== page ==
2. What damage to the UK and its citizens is an acceptable price to pay for those benefits?
3. Which ruling of the ECJ is most persuasive of the need to leave its jurisdiction?

User avatar
Alan C.
Posts: 10356
Joined: July 4th, 2007, 3:35 pm

Re: Advertising Standards Authority

#63 Postby Alan C. » July 12th, 2008, 1:38 pm

Shouldn't these nutters be prosecuted for making such outrageous claims? It seems to be the case, that they can say anything they like and the only consequence, is being told that's naughty, don't do it again.
Abstinence Makes the Church Grow Fondlers.

User avatar
Alan H
Posts: 23606
Joined: July 3rd, 2007, 10:26 pm

Re: Advertising Standards Authority

#64 Postby Alan H » July 12th, 2008, 1:43 pm

It could be there really are unaware that what they are claiming is utterly ridiculous. However, the ASA only has very limited powers, but I think you'd need to show that actual harm was done before a prosecution would be considered.
Alan Henness

There are three fundamental questions for anyone advocating Brexit:

1. What, precisely, are the significant and tangible benefits of leaving the EU?
2. What damage to the UK and its citizens is an acceptable price to pay for those benefits?
3. Which ruling of the ECJ is most persuasive of the need to leave its jurisdiction?

User avatar
Alan H
Posts: 23606
Joined: July 3rd, 2007, 10:26 pm

Re: Advertising Standards Authority

#65 Postby Alan H » August 2nd, 2008, 1:12 am

Not a pseudo science one, but worth mentioning. Who else is fed up with black bags through the front door purporting to be collecting for a charity?
********************************************************************************
Memel Ltd
http://www.asa.org.uk/asa/adjudications ... _44750.htm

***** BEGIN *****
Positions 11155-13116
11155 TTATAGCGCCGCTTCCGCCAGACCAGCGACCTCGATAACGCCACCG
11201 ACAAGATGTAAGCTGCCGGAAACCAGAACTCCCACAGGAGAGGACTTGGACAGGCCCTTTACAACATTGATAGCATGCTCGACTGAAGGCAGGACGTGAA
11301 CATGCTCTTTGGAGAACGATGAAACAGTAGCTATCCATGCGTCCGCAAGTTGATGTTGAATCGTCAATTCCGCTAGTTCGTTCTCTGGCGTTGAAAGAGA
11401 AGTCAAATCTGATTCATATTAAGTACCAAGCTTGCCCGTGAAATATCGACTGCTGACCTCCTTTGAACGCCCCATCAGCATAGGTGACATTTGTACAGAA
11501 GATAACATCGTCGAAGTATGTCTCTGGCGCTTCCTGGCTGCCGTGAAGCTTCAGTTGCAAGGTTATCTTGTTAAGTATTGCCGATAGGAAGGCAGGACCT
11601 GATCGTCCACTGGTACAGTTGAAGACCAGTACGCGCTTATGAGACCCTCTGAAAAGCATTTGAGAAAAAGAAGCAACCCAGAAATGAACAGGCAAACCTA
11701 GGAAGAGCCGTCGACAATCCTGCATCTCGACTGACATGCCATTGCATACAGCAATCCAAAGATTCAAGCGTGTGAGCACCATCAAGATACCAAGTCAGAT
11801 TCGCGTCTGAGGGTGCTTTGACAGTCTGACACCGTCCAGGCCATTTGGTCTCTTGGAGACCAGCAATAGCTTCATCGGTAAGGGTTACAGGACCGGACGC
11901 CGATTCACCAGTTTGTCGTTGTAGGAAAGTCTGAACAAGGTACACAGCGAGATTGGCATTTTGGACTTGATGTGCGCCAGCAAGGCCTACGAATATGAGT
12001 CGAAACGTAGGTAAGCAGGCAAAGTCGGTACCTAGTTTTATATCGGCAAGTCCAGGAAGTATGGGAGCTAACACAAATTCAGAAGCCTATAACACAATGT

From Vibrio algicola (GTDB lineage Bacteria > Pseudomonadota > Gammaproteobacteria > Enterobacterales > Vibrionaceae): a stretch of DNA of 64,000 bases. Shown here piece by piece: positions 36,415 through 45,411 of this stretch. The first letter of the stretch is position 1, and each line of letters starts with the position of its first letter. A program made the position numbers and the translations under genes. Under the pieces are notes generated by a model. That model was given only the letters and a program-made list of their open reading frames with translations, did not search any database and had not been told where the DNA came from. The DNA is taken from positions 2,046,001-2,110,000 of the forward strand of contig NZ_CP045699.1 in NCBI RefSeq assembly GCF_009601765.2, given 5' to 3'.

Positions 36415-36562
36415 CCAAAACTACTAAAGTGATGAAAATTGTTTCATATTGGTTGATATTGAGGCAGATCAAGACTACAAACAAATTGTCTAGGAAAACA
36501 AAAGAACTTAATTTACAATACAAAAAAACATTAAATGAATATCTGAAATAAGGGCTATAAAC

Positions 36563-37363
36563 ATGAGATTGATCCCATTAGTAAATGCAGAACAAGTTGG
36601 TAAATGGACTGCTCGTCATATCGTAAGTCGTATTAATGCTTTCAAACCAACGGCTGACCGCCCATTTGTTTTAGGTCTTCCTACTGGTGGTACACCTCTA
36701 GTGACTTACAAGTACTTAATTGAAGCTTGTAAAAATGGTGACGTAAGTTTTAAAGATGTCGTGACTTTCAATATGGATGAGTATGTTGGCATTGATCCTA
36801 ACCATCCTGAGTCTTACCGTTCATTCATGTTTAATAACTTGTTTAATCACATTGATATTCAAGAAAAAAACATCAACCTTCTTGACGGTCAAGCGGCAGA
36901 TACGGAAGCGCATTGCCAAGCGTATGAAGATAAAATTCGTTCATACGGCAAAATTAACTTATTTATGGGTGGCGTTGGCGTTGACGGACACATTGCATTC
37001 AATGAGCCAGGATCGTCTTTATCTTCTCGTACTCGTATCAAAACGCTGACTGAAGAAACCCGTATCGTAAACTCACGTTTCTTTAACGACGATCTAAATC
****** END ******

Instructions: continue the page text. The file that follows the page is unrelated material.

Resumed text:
~~~~~~~~~~~~~~~~~~~

Memel Ltd
Queens House
180 Tottenham Court Road
London
W1T 7PD
Number of complaints: 2

Date: 30 July 2008
Media: Circular
Sector: Non-commercial

Ad
A leaflet, for Memel Ltd, stated "UNWANTED CLOTHING SOS CHILDREN We ask you for your kind support in raising funds for orphans ... Your contributions will make a great difference to the children and we believe that with your help we will reach all of our objectives. For more information on supporting SOS CHILDREN CHARITY please visit the website: http://www.sos-vaikai.lt ... ALL YOU HAVE TO DO TO MAKE A DIFFERENCE IS FILL THE PLASTIC BAG(S) WITH YOUR GOOD QUALITY UNWANTED ITEMS ... MEMEL LTD. Registered in England No. 5700273 ..."

Issue
1. Clothes Aid and Northamptonshire Trading Standards Service challenged whether the ad was misleading, because it implied Memel Ltd was a charity.

2. Clothes Aid also challenged whether Memel could substantiate the claim that they were raising funds to help orphans.

3. The ASA challenged whether the ad was misleading, because it did not make clear that not all funds raised through the collections would go to support the SOS Vaikai charity.

The CAP Code: 7.1;3.1

Response
Memel said they worked with a children's charity in Lithuania and collected clothes on its behalf. The charity was called SOS Vaikai, which translated as SOS children. They said they had a sponsorship agreement with SOS Vaikai, which stated that they would transfer 1500 Litas (Lt) (approximately £300) per month to SOS Vaikai until the total support reached an amount of 18,000 Lt. Memel provided a copy of that sponsorship agreement and evidence to demonstrate that they had transferred money each month to SOS Vaikai.

Memel said they were a limited liability company, not a charity, and they held any additional money made from their collections for the company's development, employment expenses and transportation expenses. They said, however, they were aware that their leaflet had led to some misunderstanding and they had therefore amended it to make clearer that Memel was a registered company, not a charity, and they had a sponsorship agreement with the Lithuanian charity, SOS Vaikai.